Santorini Vinsanto

A little taste of history

 


Meet Vinsanto: An ancient winemaking tradition of Santorini, Greece.

Just ask any Santorini winemaker -- Vinsanto (spelled without a space) isn’t a holy wine from Italy, as you may have previously thought.

Throughout history, Santorini rule changed hands, and names, many times.
In the Middle Ages, it came under the control of the Venetians, who used the island as a major Mediterranean commercial hub. Despite the island’s resurgence as a well-known trading port, however, Santorini’s volcanic soils offered little potential for producing valued goods, with the exception of a few.

Wine was a commodity during these times, especially on Santorini, as it was viewed safer to drink than the water itself. In fact, the visiting seamen were instructed to drink a glass of Vinsanto in the morning, due to its alcohol and sugar content. As a result, it was decided that Santorini’s major contribution was to be wine and a focus on vine-growing ensued.

Goods transported from Santorini were labeled “Santo,” denoting its geographic origin from the island of Santorini and wines were labeled “Vin” or “Vino” to denote the contents; thus the name “Vinsanto” was born. These packages were transported throughout the ancient world and, of course, brought back to Italy, where Vinsanto found a home in the Catholic church. Historians speculate that Vinsanto came to be known as Italy’s holy wine through a series of misunderstood statements uttered by the Pope, coupled with the Italians’ use of Vinsanto in religious ceremonies such as first Communion. The Italians adopted many Greek winemaking styles, including that of Vinsanto, and it’s easy to make an obvious correlation between the Italian and Greek styles of the wine.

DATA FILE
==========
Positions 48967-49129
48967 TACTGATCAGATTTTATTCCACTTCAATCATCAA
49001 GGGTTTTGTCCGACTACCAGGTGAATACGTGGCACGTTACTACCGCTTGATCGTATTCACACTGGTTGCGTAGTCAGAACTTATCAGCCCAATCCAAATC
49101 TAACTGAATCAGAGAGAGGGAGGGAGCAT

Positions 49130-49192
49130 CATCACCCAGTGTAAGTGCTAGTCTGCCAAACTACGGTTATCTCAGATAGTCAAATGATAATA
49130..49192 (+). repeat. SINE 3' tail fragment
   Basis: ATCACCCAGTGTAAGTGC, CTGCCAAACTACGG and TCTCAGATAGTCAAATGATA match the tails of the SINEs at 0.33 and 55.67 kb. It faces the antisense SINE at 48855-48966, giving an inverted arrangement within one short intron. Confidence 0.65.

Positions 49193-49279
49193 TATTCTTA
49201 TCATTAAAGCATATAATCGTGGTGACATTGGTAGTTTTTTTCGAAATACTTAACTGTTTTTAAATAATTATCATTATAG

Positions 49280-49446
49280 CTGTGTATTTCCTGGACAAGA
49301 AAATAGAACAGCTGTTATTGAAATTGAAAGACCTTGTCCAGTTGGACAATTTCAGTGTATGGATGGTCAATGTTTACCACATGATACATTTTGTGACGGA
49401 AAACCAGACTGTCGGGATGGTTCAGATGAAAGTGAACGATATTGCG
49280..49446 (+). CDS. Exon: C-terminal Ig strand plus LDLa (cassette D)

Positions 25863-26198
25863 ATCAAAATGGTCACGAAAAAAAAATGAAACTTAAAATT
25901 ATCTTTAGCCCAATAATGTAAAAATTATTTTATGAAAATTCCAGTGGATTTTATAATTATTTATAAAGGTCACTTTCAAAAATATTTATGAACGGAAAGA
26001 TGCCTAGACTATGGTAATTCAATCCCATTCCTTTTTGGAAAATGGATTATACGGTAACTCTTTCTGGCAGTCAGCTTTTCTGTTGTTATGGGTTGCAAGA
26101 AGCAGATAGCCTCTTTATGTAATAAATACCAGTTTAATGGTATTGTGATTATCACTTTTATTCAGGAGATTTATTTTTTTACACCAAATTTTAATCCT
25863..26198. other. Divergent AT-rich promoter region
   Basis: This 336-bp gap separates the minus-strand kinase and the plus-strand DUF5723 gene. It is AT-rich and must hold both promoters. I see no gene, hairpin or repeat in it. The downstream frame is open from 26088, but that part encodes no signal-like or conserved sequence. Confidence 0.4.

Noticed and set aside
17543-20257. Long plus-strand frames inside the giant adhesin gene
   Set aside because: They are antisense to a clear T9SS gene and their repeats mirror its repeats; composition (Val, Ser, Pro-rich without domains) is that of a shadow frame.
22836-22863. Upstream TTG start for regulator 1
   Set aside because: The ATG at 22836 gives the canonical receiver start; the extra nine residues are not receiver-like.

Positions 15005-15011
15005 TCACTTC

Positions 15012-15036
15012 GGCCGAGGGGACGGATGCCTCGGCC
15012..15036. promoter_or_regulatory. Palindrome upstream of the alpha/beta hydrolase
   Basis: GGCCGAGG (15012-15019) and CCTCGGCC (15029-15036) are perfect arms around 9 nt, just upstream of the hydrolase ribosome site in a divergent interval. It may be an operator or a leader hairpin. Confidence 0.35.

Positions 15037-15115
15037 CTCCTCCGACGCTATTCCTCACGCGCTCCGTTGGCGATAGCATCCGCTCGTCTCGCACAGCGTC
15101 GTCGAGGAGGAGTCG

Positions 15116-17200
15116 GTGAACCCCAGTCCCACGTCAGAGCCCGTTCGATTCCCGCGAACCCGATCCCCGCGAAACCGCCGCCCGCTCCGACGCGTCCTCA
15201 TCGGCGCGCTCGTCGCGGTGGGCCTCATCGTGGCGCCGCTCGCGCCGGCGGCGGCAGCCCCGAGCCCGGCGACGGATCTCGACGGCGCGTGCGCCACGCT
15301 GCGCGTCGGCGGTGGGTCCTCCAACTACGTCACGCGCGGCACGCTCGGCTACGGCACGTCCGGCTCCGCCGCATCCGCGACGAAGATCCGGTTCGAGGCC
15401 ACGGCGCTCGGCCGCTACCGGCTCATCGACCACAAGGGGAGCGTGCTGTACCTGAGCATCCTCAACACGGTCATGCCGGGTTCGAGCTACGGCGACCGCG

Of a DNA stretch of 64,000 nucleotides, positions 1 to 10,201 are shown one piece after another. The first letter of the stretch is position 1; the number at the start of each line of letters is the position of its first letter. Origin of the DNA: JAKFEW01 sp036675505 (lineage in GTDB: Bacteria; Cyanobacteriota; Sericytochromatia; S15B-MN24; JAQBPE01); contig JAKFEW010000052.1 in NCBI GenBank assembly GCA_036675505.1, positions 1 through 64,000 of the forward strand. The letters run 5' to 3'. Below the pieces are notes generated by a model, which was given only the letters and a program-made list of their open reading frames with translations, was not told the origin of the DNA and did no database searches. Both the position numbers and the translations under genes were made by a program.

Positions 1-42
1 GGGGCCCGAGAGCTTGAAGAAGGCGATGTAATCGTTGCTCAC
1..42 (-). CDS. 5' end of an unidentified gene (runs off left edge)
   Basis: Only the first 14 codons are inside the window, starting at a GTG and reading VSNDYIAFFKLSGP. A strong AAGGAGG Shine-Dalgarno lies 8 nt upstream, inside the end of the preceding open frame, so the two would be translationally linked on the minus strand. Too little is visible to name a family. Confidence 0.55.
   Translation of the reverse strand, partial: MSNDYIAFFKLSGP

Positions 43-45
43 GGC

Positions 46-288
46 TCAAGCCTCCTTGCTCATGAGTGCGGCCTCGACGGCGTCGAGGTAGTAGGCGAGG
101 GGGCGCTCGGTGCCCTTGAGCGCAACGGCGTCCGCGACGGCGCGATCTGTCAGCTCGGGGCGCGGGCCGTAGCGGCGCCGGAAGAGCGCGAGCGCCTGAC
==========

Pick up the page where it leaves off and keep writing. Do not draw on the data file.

In 2002, EU legislation ruled that there was enough substantial evidence to prove Vinsanto’s origins, in fact, lay in Santorini. It was then ruled that Santorini be the only appellation able to label its sweet wines as “Vinsanto.” The Italians may only use "Vin Santo" or "Vino Santo" to denote the winemaking style.

Whether you’re familiar with Italian Vino Santo or not, it’s important to understand the differences. Both are incredible wines, but the substantial similarity between the two in modern times is the fact that both wines are made from dried grapes. Ultimately, the two are very different.

Santorini Vinsanto has very specific regulations under the appellation laws of Greece. Vinsanto must be predominately made from the Assyrtiko grape (at least 51%), while for the remaining 49% only two varietals are allowed: Athiri and Aidani, and some small amounts of locally grown native white varieties. Vinsanto is crafted vin doux naturel, meaning it has not undergone any chaptalization -- no added sugars or acid here, it's simply natural. Vinsanto is made from late harvested grapes that have been dried in the sun for 12-14 days. They are then crushed, fermented and then aged for a minimum of 24 months in oak barrels and must achieve a minimum of 9% ABV, though many Vinsanto wines contain more alcohol, typically up to 13%.

Vinsanto is known for its golden-orange to dark amber coloring, with a complex bouquet of dried apricots, golden raisins and other dried fruits, combined with sweet spice and an underlying minerality. Although it is classified as a dessert wine, the high acid of the Assyrtiko and other indigenous grapes grown on the island balance the sugar content to produce an extremely palatable drink that can be paired with a variety of foods.

Despite the never-ending debate over Vinsanto’s origin, it is safe to say that this ancient winemaking tradition isn’t going anywhere. So, what are you waiting for? Pick up a bottle today and taste a little bit of history.